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Conference Abstracts

Psychosocial needs and preferences of individuals with hereditary cancer syndromes: Practice implications for the healthcare responsiveness


Eliana Silva ,

Faculty of Psychology and Education Sciences, University of Porto, Portugal, PT
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Pedro Gomes,

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P. M. Matos,

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E. R. Silva,

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João Silva,

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C. M. D. Sales

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Individuals carrying an inherited mutation for hereditary cancer syndromes usually have a long-term risk management process, requiring a responsive healthcare system. Most studies about their perceived quality of the services used patient-reported outcome measures through quantitative studies. Although valuable, they did not provide an in-depth understanding of individuals’ experiences and perspectives about the healthcare system. Thus, this study aimed to describe the individuals’ experiences of care and to identify their perceived psychosocial needs and preferences to improve healthcare responsiveness.


This is a qualitative study entailing 13 interviews with Portuguese adults. Participants had one of the following hereditary cancer syndromes: Hereditary Breast and Ovarian Cancer Syndrome, Lynch Syndrome, Hereditary Diffuse Gastric Cancer Syndrome, or Familial Adenomatous Polyposis. The protocol interview was developed in collaboration with individuals with hereditary cancer syndromes and healthcare professionals. Most participants were male (n = 7; 53.8%), ranging in age from 22 to 53 years old. Interviews were analyzed using thematic analysis.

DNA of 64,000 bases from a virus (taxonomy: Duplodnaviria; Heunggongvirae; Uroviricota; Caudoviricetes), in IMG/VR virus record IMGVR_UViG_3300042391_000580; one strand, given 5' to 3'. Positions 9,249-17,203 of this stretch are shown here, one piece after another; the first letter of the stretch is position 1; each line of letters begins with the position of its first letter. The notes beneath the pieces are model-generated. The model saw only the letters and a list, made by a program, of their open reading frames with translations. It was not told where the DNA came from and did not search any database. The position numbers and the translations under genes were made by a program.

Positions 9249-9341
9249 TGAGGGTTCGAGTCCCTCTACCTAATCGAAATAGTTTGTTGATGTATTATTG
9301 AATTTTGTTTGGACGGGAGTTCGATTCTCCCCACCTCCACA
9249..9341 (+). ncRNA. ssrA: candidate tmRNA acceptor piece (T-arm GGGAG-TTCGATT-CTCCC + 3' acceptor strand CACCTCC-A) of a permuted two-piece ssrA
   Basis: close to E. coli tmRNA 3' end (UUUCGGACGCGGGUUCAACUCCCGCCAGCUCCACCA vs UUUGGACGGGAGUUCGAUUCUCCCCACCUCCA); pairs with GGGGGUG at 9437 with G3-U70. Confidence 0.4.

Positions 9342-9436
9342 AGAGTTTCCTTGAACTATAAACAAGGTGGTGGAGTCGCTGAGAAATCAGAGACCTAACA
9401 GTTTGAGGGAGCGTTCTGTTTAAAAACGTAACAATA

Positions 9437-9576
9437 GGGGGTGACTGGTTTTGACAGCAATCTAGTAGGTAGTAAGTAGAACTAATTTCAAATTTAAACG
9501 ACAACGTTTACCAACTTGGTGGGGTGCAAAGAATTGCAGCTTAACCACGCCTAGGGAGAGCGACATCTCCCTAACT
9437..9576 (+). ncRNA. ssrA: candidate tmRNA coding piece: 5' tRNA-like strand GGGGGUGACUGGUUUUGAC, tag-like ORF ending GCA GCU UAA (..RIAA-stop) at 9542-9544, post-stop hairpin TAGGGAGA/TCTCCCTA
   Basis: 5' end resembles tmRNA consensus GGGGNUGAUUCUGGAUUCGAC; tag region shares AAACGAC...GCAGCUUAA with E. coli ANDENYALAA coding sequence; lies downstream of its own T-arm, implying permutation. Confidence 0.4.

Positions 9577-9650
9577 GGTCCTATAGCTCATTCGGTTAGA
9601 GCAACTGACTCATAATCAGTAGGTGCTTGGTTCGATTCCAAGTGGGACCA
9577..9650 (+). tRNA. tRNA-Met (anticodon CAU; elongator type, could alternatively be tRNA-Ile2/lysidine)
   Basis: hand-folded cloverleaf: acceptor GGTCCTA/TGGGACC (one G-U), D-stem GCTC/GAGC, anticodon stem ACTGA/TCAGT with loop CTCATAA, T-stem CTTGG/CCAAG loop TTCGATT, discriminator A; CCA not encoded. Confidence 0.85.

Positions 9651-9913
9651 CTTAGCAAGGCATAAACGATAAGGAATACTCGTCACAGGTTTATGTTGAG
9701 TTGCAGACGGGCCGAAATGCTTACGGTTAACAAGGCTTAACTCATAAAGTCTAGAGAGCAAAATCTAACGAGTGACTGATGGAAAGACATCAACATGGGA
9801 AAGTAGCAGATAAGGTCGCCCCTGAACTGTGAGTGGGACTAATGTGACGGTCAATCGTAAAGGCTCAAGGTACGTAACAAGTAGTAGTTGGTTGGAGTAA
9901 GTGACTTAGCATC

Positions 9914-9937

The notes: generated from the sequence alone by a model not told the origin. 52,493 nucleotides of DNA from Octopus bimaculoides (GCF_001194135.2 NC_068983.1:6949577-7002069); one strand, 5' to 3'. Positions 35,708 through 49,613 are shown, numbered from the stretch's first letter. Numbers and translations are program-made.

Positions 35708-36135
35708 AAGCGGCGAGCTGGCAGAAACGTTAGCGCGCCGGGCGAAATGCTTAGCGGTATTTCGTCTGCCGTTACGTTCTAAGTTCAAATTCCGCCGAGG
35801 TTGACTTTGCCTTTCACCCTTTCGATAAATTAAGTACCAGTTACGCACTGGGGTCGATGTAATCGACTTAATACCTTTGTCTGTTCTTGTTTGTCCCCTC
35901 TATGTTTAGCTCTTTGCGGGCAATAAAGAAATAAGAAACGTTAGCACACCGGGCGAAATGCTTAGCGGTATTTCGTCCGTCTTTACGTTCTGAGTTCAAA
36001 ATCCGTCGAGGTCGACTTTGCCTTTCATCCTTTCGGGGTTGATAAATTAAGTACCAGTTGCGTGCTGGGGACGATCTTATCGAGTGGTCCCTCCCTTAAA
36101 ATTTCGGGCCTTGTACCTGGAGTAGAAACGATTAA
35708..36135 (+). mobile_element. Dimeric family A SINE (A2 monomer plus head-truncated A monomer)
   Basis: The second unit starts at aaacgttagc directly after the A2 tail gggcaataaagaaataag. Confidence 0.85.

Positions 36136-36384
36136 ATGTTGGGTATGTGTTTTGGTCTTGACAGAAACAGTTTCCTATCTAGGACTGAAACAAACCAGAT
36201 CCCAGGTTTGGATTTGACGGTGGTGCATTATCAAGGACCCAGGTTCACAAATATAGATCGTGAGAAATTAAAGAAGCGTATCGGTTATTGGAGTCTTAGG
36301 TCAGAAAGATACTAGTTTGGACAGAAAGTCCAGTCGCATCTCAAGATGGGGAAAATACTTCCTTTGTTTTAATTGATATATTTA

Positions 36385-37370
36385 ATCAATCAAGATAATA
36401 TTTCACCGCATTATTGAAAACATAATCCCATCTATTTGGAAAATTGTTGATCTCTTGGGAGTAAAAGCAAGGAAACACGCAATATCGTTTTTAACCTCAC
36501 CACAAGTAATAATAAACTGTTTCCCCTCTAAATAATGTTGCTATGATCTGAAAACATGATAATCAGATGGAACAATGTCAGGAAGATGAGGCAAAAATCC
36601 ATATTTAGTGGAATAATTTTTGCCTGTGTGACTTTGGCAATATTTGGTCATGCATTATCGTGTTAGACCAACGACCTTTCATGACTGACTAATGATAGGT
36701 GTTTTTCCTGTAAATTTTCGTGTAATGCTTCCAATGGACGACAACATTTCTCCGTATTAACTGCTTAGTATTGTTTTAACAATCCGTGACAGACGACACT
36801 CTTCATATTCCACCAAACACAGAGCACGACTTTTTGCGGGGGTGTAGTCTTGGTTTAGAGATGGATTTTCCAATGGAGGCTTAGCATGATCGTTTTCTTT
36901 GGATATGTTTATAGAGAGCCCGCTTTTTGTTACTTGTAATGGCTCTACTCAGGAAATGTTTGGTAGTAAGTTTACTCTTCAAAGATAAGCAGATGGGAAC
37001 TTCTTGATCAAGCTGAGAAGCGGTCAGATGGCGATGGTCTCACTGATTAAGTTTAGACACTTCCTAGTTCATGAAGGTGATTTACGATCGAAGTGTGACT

Four main themes emerged from the individuals’ interviews: (1) quality of clinical information; (2) clinical relationship; (3) psychological support, and (4) healthcare organization processes. For each theme, participants described their needs, preferences, positive and negative aspects of each dimension of care, and provided suggestions about possible improvements to the healthcare services.


To the best of our knowledge, we conducted the first study about the psychosocial needs and preferences of individuals with several hereditary cancer syndromes from the moment they decided to undergo genetic testing until the long-term management phase risk.


According to our results, individuals appreciated being informed about their clinical condition and available preventive approaches, and involved in a humanized, accessible, and responsive healthcare. This first-hand knowledge of mutation carriers’ experiences is particularly valuable to healthcare professionals and settings become more responsive to these individuals that need clinical surveillance during their entire lives.

Lessons learned

The psychosocial needs and preferences that mattered most to mutation carriers also include their families and are not limited to their clinical condition but also to their personal identity. Individuals have different needs along with all the specific phases of the adaptation trajectory of carrying an inherited mutation that increases the risk for cancer.


Although data saturation was reached, our study participants’ experiences may represent little diversity because they are mainly associated with one healthcare center. Another limitation is the retrospective nature of the data collected, given some participants had undergone their genetic testing or surgery a long time ago. 

Suggestions for future research

Our findings suggested the need for more research within identity concerns among the mutation carriers for a better understanding of their identity preferences with its associated implications in terms of clinical communication and healthcare services organization. In addition, we made several practice implications that may contribute to the healthcare services to become more responsive to the mutation carriers’ psychosocial needs and preferences.


hereditary cancer syndrome; genetic counseling; risk assessment; qualitative analysis; patient experiences of care; patient and public involvement


How to Cite: Silva E, Gomes P, Matos PM, Silva ER, Silva J, Sales CMD. Psychosocial needs and preferences of individuals with hereditary cancer syndromes: Practice implications for the healthcare responsiveness. International Journal of Integrated Care. 2022;22(S1):170. DOI:
Published on 08 Apr 2022.


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